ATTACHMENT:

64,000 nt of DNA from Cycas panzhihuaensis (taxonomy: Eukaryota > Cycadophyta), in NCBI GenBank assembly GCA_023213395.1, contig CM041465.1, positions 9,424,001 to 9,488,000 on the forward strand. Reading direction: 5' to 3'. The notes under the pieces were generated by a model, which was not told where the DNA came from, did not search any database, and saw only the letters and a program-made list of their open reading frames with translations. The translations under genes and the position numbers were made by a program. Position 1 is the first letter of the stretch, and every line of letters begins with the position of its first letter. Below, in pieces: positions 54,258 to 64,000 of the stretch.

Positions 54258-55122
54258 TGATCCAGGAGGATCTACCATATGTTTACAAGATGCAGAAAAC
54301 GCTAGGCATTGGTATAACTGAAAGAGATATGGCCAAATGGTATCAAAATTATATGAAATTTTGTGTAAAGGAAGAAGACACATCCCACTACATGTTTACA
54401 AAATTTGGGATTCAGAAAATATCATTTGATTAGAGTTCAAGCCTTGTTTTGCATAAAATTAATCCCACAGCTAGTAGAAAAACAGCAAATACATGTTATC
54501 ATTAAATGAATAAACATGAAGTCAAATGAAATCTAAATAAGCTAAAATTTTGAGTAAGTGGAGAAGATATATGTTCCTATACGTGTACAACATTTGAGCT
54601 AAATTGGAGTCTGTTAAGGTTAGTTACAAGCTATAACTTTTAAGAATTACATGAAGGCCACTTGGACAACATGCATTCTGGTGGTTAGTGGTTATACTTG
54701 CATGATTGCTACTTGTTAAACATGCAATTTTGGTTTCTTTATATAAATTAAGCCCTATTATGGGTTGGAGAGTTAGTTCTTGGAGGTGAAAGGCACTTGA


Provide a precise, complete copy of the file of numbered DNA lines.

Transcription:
64,000 nt of DNA from Cycas panzhihuaensis (taxonomy: Eukaryota > Cycadophyta), in NCBI GenBank assembly GCA_023213395.1, contig CM041465.1, positions 9,424,001 to 9,488,000 on the forward strand. Reading direction: 5' to 3'. The notes under the pieces were generated by a model, which was not told where the DNA came from, did not search any database, and saw only the letters and a program-made list of their open reading frames with translations. The translations under genes and the position numbers were made by a program. Position 1 is the first letter of the stretch, and every line of letters begins with the position of its first letter. Below, in pieces: positions 54,258 to 64,000 of the stretch.

Positions 54258-55122
54258 TGATCCAGGAGGATCTACCATATGTTTACAAGATGCAGAAAAC
54301 GCTAGGCATTGGTATAACTGAAAGAGATATGGCCAAATGGTATCAAAATTATATGAAATTTTGTGTAAAGGAAGAAGACACATCCCACTACATGTTTACA
54401 AAATTTGGGATTCAGAAAATATCATTTGATTAGAGTTCAAGCCTTGTTTTGCATAAAATTAATCCCACAGCTAGTAGAAAAACAGCAAATACATGTTATC
54501 ATTAAATGAATAAACATGAAGTCAAATGAAATCTAAATAAGCTAAAATTTTGAGTAAGTGGAGAAGATATATGTTCCTATACGTGTACAACATTTGAGCT
54601 AAATTGGAGTCTGTTAAGGTTAGTTACAAGCTATAACTTTTAAGAATTACATGAAGGCCACTTGGACAACATGCATTCTGGTGGTTAGTGGTTATACTTG
54701 CATGATTGCTACTTGTTAAACATGCAATTTTGGTTTCTTTATATAAATTAAGCCCTATTATGGGTTGGAGAGTTAGTTCTTGGAGGTGAAAGGCACTTGA